MR. THOMAS EDWARDS. I am a member of the Stock Exchange. I was passing from Copthall-court into Bell-alley, about a quarter-past four o'clock on this afternoon; there are some posts there—I saw Mr. Sharpe, and observed a very unnecessary confusion in passing; there were several men there, and the prisoner among them—it was not till the party separated that I could see Mr. Sharpe, he being a short man, and so surrounded by them; I could not at that instant distinguish him—about five or six persons were surrounding him, besides others who were passing at the time, and had nothing to do with it. I heard a person observe, "The conduct of those men is more like pick-pockets than anything else." I was waiting to get by at the time, and hearing that observation, I took more notice; Mr. Sharpe appeared very much agitated; the persons separated rather in haste; there was only one I could fix my attention on, and that was the prisoner. I can speak to him with the greatest confidence, he was not so far from me as I am from your Lordship; I asked Mr. Sharpe if he had lost any thing—he felt his pockets, and said "I have lost my pocket-book." I asked him if any thing of consequence was in it; he said between 200l. and 300l. I instantly left him, and ran back through the posts, and caught the prisoner by the arm; he was walking at a rapid pace, and two others of the gang were also walking rapidly. I said to the prisoner, "I observed you there under very suspicious circumstances, the old gentleman has lost his pocket-book, and you must not go till you give some account of yourself," he hesitated at the moment and appeared to doubt that I should suspect him. I said, I certainly would not lose sight of him, and resistance was in vain; he then professed great readiness to accompany me. Mr. Clarke immediately came up, and said "I am sure that is one of the men;" the prisoner was very near, and I suppose must have heard it—I think he was nearer to the prisoner than I am to your Lordship. Mr. Clarke did not speak very loud—I begged of Mr. Clarke to run after the two other men, but none were secured; the prisoner walked down with me to the end of the court—I walked by his side, and while I was speaking to Mr. Clarke he had walked on rapidly some paces, I followed him again and overtook him, and soon after met Brady, the officer, and gave him in charge—he took him into a shop. I am quite confident he is one of the persons who surrounded Mr. Sharpe—when he was in the shop, he accounted for his being seen stooping down, by saying some of the party had lost a few shillings. I had not seen him stooping down—he said he had stooped down because himself, or one of the party, had dropped a few shillings; I will not say his exact words, but it was to that effect—that himself or some of the party had dropped a few shillings; whether it was himself, or one of the party, I will not undertake to say—I had seen no stooping down myself, not so as to swear to it—he was taken to the Mansion-house, and refused to give any account of it. I have not the slightest doubt of his being one of the persons.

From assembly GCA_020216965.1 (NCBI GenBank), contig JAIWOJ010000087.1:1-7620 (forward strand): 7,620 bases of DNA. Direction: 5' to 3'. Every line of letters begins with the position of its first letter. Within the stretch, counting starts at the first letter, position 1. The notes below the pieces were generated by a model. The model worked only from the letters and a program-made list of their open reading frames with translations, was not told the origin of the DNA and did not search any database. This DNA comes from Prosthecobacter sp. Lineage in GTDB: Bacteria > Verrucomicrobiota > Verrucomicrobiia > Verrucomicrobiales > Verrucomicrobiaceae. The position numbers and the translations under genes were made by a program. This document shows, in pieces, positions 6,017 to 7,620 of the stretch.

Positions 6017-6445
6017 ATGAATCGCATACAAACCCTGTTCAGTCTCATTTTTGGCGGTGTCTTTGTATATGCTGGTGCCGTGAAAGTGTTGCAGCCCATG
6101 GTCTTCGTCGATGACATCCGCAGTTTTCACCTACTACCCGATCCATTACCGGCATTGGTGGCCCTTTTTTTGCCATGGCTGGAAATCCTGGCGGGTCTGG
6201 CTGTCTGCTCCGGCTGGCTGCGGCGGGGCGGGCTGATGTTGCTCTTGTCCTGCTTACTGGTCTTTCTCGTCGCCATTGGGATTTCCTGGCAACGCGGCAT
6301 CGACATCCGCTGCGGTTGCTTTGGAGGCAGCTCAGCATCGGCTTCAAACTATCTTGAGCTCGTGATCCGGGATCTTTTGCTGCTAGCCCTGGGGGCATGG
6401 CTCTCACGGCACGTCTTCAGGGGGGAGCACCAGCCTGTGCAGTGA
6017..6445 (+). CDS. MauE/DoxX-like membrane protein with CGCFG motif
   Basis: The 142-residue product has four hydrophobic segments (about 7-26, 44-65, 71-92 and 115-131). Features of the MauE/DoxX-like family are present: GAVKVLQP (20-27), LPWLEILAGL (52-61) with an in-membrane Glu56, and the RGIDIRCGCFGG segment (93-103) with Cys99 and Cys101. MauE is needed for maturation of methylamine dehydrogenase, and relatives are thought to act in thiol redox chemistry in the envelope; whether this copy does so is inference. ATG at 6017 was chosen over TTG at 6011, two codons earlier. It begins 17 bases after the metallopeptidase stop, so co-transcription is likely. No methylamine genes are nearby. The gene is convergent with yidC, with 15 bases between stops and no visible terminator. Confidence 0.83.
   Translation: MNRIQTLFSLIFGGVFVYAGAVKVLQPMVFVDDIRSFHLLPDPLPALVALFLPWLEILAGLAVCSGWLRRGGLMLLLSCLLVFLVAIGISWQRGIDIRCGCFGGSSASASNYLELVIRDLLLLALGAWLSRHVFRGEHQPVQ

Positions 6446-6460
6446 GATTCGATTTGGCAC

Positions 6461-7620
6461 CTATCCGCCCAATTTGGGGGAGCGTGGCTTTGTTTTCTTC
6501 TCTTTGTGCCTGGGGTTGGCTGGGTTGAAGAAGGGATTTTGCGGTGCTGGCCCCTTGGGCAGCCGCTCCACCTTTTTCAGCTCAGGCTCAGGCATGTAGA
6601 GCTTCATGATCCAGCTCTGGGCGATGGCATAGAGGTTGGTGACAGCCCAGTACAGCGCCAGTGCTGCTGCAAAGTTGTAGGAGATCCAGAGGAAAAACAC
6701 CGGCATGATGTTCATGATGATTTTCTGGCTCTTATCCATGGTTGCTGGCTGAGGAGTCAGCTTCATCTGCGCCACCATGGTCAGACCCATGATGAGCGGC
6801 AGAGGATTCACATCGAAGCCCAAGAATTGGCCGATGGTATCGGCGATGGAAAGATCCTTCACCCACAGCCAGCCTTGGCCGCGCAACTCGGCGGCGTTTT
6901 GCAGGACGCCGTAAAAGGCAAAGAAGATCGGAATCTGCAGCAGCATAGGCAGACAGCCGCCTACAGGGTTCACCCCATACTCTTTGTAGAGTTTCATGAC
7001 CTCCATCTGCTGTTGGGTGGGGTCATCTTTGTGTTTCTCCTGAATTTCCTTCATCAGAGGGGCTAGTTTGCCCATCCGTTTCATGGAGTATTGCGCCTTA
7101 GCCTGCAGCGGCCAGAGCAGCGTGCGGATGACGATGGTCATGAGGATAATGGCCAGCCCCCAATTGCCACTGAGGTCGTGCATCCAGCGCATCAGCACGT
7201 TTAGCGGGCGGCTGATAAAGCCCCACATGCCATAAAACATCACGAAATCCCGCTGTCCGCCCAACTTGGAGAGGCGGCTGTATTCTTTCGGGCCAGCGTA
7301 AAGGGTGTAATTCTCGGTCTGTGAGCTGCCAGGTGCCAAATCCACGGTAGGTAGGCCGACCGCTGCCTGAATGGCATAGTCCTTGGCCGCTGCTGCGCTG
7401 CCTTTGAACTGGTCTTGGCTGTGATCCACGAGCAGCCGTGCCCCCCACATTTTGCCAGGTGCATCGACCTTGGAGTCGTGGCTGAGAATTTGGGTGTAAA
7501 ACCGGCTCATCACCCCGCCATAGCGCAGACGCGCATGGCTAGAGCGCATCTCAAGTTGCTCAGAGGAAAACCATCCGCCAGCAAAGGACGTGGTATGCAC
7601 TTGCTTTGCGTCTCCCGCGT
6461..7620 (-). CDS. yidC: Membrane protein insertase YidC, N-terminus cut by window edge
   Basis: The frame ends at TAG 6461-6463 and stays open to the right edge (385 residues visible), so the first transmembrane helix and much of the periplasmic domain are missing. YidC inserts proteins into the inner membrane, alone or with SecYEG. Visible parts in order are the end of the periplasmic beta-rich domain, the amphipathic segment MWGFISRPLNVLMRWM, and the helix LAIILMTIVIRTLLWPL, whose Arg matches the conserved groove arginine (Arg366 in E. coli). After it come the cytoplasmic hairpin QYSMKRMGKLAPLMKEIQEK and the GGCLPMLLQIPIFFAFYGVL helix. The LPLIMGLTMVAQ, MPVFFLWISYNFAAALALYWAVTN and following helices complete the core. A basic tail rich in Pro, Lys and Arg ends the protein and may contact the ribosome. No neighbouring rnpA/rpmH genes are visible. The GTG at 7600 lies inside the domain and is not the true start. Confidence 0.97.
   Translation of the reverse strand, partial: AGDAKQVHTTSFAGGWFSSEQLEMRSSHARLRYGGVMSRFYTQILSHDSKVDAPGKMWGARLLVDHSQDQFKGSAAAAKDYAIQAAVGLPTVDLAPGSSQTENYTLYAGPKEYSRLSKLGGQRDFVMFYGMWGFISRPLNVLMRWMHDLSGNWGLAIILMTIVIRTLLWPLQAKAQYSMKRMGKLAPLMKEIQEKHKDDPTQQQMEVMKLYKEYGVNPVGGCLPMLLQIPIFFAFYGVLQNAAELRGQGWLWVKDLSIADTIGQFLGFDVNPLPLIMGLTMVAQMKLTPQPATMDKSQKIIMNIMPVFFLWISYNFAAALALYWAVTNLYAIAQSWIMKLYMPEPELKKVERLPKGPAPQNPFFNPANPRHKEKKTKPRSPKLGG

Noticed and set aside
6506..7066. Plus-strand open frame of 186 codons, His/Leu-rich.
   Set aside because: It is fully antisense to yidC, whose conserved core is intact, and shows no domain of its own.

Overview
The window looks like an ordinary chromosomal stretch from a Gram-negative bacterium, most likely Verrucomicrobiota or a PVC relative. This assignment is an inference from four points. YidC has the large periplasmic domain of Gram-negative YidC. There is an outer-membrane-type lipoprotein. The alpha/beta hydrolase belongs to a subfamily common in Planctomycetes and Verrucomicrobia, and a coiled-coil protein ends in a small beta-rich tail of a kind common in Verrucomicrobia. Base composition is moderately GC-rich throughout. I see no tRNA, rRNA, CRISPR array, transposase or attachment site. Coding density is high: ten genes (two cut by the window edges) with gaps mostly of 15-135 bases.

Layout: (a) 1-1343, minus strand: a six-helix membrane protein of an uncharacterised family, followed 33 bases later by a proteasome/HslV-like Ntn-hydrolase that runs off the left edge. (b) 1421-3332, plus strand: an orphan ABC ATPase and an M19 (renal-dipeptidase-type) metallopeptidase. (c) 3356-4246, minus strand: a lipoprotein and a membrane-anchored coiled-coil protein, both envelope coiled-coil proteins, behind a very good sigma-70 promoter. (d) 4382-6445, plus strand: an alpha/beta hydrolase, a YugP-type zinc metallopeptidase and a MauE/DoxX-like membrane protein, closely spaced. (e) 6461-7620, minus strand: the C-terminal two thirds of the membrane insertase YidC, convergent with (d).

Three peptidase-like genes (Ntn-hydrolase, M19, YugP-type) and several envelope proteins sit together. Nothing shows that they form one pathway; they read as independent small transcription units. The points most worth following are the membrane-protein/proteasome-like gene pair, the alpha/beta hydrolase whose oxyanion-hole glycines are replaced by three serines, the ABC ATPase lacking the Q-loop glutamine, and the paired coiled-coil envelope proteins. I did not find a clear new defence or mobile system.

Cross-examined. Q. How far from where you saw Mr. Sharpe did you come up with the prisoner, when he was walking? A. I should think about fifty yards, it might be seventy; I had asked Mr. Sharpe if he had lost anything.
Q. Was your attention at that time drawn off to Mr. Sharpe? A. Certainly—I did not see any person do anything—I think I saw a person stooping, but will not swear it.
Q. You followed some persons who were walking quickly? A. Yes; their backs were towards me.
Q. Before you saw Mr. Sharpe, you had your eye on the party? A. Yes; the instant the observation was made about their conduct I spoke to Mr. Sharpe—I saw the prisoner before I spoke to Mr. Sharpe, it was long enough to distinguish him, it might be a quarter of a minute at the least—eight or nine persons might be collected, waiting to get through the posts like myself.
Q. Do you happen to know how easy it is to mistake a man's face? A. Yes; but it is not easy to mistake a yellow handkerchief, and boots, much larger than are usually worn, without tops to them, and a tall man like him—he had a yellow handkerchief, and boots of a peculiar character, which attracted my attention, as well as his features, and his back more particularly. I saw his back and face also; not both at the same instant, but during the time—the crowd was very close together; the prisoner was an outside one.
Q. When a crowd is collected, can you see who has boots on? A. Yes; he being outside the crowd, but one of them; I noticed his being a very tall, powerful man; I was going to remonstrate with them at first, for pushing in that way against an old gentleman—and when I heard about pick-pockets, I noticed them more—I took hold of him, but when he consented to go quietly I let go of him; he walked on before me eight or ten yards, and I came up to him; he walked away at a very rapid pace—he did not run—the others ran away when they got to the corner; they were all strangers to me—whether they were acquainted together I do not know.
Q. You did not see them do anything? A. I saw them very active in surrounding the gentleman; I saw him among the crowd, very active in opposing resistance to any one who attempted to come through the posts, as I thought, but when they separated and the cry of Pickpockets! was given, then I found what they had been about—a considerable quantity of silver was found on him; I believe nearly 3l. but none of the property—Mr. Sharpe was agitated, and said he had lost 200l. or 300l.; but directly he got to the Mansion-house, he said 1200l.